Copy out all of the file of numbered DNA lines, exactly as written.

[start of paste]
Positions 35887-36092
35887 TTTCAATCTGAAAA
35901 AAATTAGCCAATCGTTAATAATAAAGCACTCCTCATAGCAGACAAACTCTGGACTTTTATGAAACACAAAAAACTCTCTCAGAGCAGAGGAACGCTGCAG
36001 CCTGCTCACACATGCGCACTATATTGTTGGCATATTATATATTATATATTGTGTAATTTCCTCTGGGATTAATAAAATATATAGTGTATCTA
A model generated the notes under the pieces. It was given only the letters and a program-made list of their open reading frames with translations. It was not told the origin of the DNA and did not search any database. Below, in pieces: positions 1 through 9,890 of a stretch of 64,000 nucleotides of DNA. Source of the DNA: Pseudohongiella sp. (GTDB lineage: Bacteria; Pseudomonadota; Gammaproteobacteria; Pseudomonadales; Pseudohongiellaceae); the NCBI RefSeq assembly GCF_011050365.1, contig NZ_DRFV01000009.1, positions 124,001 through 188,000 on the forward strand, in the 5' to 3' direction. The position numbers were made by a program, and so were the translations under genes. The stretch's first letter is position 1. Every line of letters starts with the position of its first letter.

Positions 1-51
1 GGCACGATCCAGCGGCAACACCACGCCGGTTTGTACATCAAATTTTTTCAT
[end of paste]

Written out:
Positions 35887-36092
35887 TTTCAATCTGAAAA
35901 AAATTAGCCAATCGTTAATAATAAAGCACTCCTCATAGCAGACAAACTCTGGACTTTTATGAAACACAAAAAACTCTCTCAGAGCAGAGGAACGCTGCAG
36001 CCTGCTCACACATGCGCACTATATTGTTGGCATATTATATATTATATATTGTGTAATTTCCTCTGGGATTAATAAAATATATAGTGTATCTA
A model generated the notes under the pieces. It was given only the letters and a program-made list of their open reading frames with translations. It was not told the origin of the DNA and did not search any database. Below, in pieces: positions 1 through 9,890 of a stretch of 64,000 nucleotides of DNA. Source of the DNA: Pseudohongiella sp. (GTDB lineage: Bacteria; Pseudomonadota; Gammaproteobacteria; Pseudomonadales; Pseudohongiellaceae); the NCBI RefSeq assembly GCF_011050365.1, contig NZ_DRFV01000009.1, positions 124,001 through 188,000 on the forward strand, in the 5' to 3' direction. The position numbers were made by a program, and so were the translations under genes. The stretch's first letter is position 1. Every line of letters starts with the position of its first letter.

Positions 1-51
1 GGCACGATCCAGCGGCAACACCACGCCGGTTTGTACATCAAATTTTTTCAT